Five years after the Iowa Legislature approved the sale of medical cannabis products in Iowa, the number of registered cardholders, visits to dispensaries and sales have climbed — but at a much slower rate than in other surrounding Midwest states.
Monthly sales have yet to reach $1 million. Just 0.3% of Iowans are registered cannabis cardholders.
But new cards issued spiked to record highs in both March and April, at 1,213 and 1,221, respectively, according to Iowa’s Office of Medical Cannabidiol. Dispensary visits in April reached 6,371, the highest ever. And MedPharm, Iowa’s only manufacturer of cannabis products and owner of dispensaries in Windsor Heights and Sioux City, is preparing for what it sees as growth ahead.
“We still have a massive amount of people who don’t know the program, or who remember what the old program used to be and decided it’s not good enough,” said Lucas Nelson, president of MedPharm, which will be rebranded as Bud & Mary’s.
With providers making cards easier to obtain, lower prices, more product availability and a cap lifted on the amount of THC in products sold in the state, MedPharm anticipates that will change.
Last week, the Iowa-based company announced that it was expanding its existing production facility on Des Moines’ east side, adding up to 20 employees and rebranding.
Groundbreaking is scheduled for Friday and signs with the new name are going up this month, Nelson said.
The name change was a way to honor the fact that it is a family-owned business and differentiate it from more corporatized medical marijuana businesses, Nelson said.
Chris Nelson, the sole owner of MedPharm-Bud & Mary’s, is Lucas Nelson’s uncle. He also is CEO of Kemin Industries, a Des Moines-based global maker of human and animal nutrition products founded in 1961 by “Bud” Nelson and his wife, Mary.
To some, Nelson said, the name MedPharm might have signaled that a cardholder had to be seriously or even terminally ill to qualify for the medical marijuana program, which isn’t the case.
Kemin, acting as consultant to MedPharm, also announced in 2020 it was making new medical cannabis products from hemp with partners in Colorado and Michigan. Kemin expanded in 2021, constructing an 11,700-square-foot building just east of its Des Moines headquarters.
MedPharm-Bud & Mary’s expect to invest $10 million in the facility by early 2023. The company also is launching a new cultivation and production facility and dispensary in Michigan and plans to expand its existing Colorado production late this year.
Most Iowans who use medical cannabis are between 30 and 50, according to figures gathered by the state. Patients must have a qualifying medical condition certified by a health care practitioner and a state registration card that has to be renewed annually.
Read Watchdog’s 2021 series on the growth of the marijuana industry and how Iowa lags
For years, however, the percentage of Iowans who allow their medical cards to expire after a year has remained high. The state’s renewal rate in April was 35%.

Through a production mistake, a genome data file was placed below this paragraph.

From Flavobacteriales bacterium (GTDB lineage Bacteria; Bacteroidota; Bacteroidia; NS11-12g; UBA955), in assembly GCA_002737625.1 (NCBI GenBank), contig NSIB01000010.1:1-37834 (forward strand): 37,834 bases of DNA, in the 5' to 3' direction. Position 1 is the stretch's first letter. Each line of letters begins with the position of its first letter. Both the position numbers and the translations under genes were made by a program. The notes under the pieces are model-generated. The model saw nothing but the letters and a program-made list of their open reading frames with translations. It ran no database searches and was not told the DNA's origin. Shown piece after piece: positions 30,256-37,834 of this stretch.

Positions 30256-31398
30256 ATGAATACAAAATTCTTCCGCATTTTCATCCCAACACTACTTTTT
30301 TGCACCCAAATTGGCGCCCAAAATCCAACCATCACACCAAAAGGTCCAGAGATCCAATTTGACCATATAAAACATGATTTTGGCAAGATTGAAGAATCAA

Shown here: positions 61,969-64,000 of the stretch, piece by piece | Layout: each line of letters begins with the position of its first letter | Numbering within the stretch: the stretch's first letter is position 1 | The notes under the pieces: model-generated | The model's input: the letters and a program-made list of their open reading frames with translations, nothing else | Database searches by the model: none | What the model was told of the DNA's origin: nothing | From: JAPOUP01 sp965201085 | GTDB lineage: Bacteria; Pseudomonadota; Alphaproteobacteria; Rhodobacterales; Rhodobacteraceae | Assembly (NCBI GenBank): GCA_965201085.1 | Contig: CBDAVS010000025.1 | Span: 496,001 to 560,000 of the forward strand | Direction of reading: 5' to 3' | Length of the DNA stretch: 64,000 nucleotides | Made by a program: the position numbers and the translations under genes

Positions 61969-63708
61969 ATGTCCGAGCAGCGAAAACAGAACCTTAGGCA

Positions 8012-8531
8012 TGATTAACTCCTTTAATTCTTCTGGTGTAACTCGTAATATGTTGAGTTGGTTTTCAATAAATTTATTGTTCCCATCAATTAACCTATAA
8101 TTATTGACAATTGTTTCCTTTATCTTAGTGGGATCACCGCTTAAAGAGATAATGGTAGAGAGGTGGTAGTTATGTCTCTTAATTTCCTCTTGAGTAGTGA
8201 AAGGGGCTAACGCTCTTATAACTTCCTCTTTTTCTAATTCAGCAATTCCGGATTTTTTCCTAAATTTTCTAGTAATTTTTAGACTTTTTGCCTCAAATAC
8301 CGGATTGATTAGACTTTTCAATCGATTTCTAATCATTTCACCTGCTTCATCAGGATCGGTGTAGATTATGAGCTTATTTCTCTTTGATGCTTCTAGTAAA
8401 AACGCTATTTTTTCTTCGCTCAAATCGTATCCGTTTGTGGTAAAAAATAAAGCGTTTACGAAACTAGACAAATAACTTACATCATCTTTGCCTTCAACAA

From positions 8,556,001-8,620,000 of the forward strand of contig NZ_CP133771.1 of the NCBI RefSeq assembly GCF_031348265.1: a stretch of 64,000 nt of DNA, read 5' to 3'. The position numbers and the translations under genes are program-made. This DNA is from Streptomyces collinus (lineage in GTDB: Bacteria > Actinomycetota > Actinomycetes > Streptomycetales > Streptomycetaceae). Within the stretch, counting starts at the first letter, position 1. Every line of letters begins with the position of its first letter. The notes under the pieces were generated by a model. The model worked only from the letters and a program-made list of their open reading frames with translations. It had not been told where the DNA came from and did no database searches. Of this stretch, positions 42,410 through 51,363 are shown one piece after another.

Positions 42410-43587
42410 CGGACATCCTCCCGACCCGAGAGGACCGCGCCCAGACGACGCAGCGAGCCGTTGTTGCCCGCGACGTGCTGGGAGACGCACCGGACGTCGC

Cheaper alternatives are still readily available, especially on the black market, where pot is far less costly than the vapes, capsules, extracts, concentrates, lotions, ointments and tinctures currently available at dispensaries.
Under Iowa law, cannabinoids — tetrahydrocannabinol (THC) and cannabidiol (CBD) — have to be extracted from cannabis plants and tested before being put into the products. Before they are sold, those products have to go through another round of costly testing at a state lab in Iowa City to determine whether they comply with limits on their THC and CBD content.
MedPharm and other proponents of expanding legal cannabis sales in Iowa lost a bid this year at the Legislature to add smokable cannabis flower to the mix of medical products for sale.
But Nelson said he believes progress was made, and he’s hopeful lawmakers and Gov. Kim Reynolds will support that change in the next couple of years.
“I think Minnesota is a pretty good model,” he said, noting that state has recently expanded eligibility for legally purchasing flower marijuana and other products.
“Clearly what that state found is even with a reduction in price, you’re not serving everyone you could. I think we can get done. Hopefully, it’s within the next year or two years.”
In Minnesota, legal medical marijuana sales began July 1, 2015, but the state legislation that authorized those sales, like Iowa’s 2017 law, was one of the most restrictive of its kind in the nation.
Today, Minnesotans with a wider range of ailments, including chronic pain, can qualify for medical cards and flower marijuana, which costs less to bring to market.
Iowa’s licensed dispensaries began providing medical cannabidiol products to patients on Dec. 1, 2018. Other than Bud & Mary’s two dispensaries, three others owned by Iowa Cannabis Co. operate in Council Bluffs, Waterloo and Iowa City.
Iowa prices for the limited number of THC and CBD products available have been among the highest, if the not the highest, in the country, according to industry leaders.
But MedPharm lowered the price of some of its most popular items to get more patients through the door.
To the north, south and east, Iowa is surrounded by states where residents or manufacturers want to ramp up cannabis programs.
Illinois’ rapidly expanding recreational cannabis program had almost $1.4 billion in sales last year. Sales in Missouri’s medical program, with hundreds of licensed dispensaries, hit $200 million last year, state records show.
Lee Rood’s Reader’s Watchdog column helps Iowans get answers and accountability from public officials, the justice system, businesses and nonprofits. Reach her at firstname.lastname@example.org, at 515-284-8549, on Twitter at @leerood or on Facebook at Facebook.com/readerswatchdog.